Most of us are fortunate and don’t face these kinds of challenges in our lives, so how can this relate to us? I have seen evidence of this when people offer assistance, perhaps in the form of food, to those who are struggling, and for whatever reason the person responds negatively with insults or perhaps doesn’t show what we consider might be the appropriate appreciation. However, the person offering assistance continues to help and reach out to that person, with no expectation of anything in return. When this happens, this person is acting as the hands and feet of Christ in the world, and this is something that we can all aspire to. When we interact with others in this way, we are developing new relationships and enabling ourselves to grow and develop as people in positive Christ-like ways.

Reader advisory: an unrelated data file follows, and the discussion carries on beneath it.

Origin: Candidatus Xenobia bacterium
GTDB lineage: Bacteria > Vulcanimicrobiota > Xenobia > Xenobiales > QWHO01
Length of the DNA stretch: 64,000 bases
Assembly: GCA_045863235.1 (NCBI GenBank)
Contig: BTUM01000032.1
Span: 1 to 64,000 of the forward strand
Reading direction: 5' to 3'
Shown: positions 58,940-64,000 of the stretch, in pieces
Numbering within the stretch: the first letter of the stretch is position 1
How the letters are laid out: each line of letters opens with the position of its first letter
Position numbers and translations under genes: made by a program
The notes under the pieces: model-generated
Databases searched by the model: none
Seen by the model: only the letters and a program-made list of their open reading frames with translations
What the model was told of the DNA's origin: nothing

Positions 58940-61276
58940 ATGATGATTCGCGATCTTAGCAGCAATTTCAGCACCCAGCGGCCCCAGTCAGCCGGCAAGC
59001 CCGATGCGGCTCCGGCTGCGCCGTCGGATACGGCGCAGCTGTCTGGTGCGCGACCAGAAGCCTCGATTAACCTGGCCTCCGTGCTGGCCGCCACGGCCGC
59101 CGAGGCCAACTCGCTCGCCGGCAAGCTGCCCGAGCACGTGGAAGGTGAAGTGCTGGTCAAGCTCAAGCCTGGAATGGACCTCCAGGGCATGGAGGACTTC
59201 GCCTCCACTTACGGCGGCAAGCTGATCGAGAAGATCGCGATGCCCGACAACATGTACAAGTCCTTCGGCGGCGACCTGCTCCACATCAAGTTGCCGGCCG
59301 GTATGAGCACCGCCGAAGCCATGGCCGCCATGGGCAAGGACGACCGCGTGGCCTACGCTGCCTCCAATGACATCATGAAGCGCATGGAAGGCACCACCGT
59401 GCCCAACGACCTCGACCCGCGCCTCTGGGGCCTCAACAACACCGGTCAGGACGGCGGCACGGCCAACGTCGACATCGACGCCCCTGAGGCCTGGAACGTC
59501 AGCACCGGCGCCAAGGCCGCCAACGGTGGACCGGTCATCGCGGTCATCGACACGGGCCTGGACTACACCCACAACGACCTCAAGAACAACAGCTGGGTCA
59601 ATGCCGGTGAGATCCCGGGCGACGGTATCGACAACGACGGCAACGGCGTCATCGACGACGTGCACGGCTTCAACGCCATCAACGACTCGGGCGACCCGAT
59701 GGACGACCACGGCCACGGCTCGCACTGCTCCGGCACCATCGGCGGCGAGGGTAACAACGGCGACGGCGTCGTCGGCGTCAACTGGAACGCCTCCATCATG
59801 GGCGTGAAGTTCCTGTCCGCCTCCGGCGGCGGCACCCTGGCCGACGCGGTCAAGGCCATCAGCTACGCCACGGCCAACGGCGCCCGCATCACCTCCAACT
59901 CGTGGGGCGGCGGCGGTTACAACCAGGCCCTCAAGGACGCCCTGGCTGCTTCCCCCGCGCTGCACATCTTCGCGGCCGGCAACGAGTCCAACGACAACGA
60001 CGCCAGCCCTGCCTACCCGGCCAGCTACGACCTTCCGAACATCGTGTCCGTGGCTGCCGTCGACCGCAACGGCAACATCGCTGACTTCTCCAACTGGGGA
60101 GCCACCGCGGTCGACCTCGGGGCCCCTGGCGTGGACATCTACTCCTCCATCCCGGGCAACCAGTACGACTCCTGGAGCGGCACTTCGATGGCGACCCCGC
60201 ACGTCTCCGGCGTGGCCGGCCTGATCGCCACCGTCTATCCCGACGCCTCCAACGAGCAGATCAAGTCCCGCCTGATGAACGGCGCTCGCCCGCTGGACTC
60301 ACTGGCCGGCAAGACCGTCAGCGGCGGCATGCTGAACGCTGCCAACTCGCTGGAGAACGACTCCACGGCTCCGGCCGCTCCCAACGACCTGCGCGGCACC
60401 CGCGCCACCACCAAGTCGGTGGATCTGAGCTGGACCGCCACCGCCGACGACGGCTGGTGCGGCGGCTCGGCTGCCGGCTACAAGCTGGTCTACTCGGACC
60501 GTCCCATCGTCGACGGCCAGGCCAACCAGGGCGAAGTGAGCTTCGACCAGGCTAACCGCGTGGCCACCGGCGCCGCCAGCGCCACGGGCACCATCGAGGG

The second way that Jesus taught his disciples to interact with others was to love their enemies. He begins once more by quoting from Old Testament themes regarding loving one’s neighbours and fighting against one’s enemies. The thought of loving one’s enemies was another radical suggestion as there was no equivalent statement in Jewish literature. This generous and warm reaching out to one’s enemies reinforces the ideas previously taught by Jesus of treating others with kindness even though they haven’t treated you in a similar way. This was relevant to Jesus and his disciples as they were experiencing hatred from other groups in their society and was also very appropriate for first century Christians who were being persecuted for their faith. We are fortunate that we don’t have to contend with the same levels of hatred as this, but the increasingly secular nature of our own society will mean that we can sometimes be subjected to ridicule or insults.